Big Smoke Burgers’ burgers are served on actual plates, with metal cutlery, and their fountain drinks in glass glasses, a refreshing change from the usual food-court cardboard and Styrofoam.  As I sat, inhaling their gourmet creation, with mushroom gravy, and spicy cole-slaw dressings, I looked up across the huge eating area, and my eyes fell on a Mucho Burrito Grill.

Since it sat in the direction of the washrooms, when I was finished eating and wanted to wash up, I stopped over to investigate.  Mostly, it was as much of a disappointment as the Del Taco restaurant in Detroit.  I could get as good or better at Taco Bell….all except for a plate of nachos a customer carried away, that actually looked as good as the advertising picture – perhaps if we do this again next year.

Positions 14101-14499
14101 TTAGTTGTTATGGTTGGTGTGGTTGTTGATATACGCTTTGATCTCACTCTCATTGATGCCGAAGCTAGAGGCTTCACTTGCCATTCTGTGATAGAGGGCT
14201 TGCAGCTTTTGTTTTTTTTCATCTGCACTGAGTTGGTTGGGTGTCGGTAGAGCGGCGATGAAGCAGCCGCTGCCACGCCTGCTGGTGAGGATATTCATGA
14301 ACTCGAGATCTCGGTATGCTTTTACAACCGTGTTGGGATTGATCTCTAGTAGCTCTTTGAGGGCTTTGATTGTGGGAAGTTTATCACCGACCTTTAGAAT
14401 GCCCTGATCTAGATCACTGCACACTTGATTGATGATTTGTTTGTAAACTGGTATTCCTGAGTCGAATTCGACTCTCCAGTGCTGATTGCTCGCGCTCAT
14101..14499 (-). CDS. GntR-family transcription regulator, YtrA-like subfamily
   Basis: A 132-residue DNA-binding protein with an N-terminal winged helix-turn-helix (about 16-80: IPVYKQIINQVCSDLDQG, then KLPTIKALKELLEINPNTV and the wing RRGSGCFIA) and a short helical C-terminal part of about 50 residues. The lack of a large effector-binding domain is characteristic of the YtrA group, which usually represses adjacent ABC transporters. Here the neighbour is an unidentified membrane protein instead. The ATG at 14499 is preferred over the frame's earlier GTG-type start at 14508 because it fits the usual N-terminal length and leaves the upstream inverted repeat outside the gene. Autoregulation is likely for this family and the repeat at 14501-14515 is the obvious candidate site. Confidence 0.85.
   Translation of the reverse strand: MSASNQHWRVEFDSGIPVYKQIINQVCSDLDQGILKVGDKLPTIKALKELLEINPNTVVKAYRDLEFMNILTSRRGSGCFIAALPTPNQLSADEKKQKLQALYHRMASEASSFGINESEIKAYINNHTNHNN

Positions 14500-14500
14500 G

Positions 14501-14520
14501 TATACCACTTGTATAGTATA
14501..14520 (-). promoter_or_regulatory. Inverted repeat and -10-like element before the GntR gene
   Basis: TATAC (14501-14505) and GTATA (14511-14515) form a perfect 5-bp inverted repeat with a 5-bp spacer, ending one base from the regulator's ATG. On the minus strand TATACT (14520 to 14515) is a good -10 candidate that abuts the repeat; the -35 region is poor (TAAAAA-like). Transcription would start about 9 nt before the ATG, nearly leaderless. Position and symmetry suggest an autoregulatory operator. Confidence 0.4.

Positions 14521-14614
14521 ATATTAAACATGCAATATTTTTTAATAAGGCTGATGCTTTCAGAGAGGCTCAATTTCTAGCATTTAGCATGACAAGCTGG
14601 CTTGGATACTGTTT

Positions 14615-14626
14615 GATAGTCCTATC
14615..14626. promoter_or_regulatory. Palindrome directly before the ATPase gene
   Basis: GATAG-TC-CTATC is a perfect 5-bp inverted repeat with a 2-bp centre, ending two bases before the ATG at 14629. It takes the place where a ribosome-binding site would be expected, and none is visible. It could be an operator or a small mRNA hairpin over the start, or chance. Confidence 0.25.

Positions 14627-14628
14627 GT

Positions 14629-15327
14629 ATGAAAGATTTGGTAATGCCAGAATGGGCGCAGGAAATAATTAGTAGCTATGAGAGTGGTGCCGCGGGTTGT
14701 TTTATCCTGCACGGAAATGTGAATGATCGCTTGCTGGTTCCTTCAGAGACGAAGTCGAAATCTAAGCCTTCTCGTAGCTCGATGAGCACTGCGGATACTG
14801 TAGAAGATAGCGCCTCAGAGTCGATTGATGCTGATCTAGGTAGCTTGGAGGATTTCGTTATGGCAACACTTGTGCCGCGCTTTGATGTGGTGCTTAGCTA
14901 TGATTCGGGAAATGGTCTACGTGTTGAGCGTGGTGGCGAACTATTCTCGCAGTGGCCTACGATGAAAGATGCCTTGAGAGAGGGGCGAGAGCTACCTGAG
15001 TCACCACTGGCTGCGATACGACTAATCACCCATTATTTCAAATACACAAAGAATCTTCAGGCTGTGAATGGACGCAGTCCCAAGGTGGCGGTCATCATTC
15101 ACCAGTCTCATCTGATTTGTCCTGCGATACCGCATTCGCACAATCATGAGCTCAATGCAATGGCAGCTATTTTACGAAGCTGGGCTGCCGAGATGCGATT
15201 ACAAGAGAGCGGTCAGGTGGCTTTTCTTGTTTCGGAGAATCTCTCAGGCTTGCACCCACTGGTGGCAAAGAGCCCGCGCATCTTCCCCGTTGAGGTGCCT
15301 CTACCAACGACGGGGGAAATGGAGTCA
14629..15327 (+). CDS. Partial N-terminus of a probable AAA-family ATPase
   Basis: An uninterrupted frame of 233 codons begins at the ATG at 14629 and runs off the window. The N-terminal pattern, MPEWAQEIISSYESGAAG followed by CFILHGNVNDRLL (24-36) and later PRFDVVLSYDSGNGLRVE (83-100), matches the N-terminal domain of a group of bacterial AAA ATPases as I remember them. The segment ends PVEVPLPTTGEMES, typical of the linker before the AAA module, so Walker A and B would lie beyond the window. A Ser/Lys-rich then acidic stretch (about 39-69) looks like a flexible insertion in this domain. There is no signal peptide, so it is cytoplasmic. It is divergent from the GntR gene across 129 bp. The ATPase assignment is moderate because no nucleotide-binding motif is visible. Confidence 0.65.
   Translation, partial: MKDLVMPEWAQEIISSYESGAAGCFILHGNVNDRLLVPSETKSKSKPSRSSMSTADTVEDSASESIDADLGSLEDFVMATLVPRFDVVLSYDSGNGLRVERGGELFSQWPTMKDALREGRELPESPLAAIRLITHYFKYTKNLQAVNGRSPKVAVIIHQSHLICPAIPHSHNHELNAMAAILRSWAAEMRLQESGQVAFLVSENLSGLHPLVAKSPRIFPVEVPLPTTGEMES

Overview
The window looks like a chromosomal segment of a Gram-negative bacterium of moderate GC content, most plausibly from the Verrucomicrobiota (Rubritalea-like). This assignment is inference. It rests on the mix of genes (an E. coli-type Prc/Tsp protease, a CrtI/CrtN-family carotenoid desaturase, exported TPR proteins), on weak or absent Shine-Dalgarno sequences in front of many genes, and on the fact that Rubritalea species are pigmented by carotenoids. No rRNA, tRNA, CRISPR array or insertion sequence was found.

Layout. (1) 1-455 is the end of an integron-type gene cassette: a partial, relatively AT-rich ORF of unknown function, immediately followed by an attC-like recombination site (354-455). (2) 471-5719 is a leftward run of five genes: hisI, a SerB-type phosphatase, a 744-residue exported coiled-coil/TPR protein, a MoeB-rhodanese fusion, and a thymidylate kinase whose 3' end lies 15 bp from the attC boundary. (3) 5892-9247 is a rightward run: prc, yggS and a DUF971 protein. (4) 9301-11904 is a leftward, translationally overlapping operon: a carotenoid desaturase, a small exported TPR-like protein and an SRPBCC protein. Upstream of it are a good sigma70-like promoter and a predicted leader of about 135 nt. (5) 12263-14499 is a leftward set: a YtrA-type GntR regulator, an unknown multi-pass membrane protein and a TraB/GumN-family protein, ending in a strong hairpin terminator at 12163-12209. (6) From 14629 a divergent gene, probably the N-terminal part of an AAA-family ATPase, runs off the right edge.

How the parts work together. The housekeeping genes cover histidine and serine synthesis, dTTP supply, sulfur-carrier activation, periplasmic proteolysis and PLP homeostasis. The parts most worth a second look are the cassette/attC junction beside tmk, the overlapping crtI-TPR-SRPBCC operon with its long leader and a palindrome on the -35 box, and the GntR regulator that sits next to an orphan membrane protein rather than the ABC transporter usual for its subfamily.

Since it had begun raining outside, we decided to make our way back the few blocks to the subway through the warren of underground tunnels and shopping areas beneath the streets and buildings.  Fiancée works at Starbucks, and needed a coffee fix.  She used her employee discount card, and stopped at a Starbucks beneath one bank building.  We walked to the next building – and there was another Starbucks.  We turned, and walked under the street to the next building – and there, was another Starbucks.

Starbucks makes good coffee, and runs a nice corporation, but I regard them as pretentious.  These outlets were all in the financial district, beneath big banks and investment houses.  You decide.

All in all, a most enjoyable and educational day.  Pics, or it didn’t happen, so remember to come back tomorrow for photographic proof.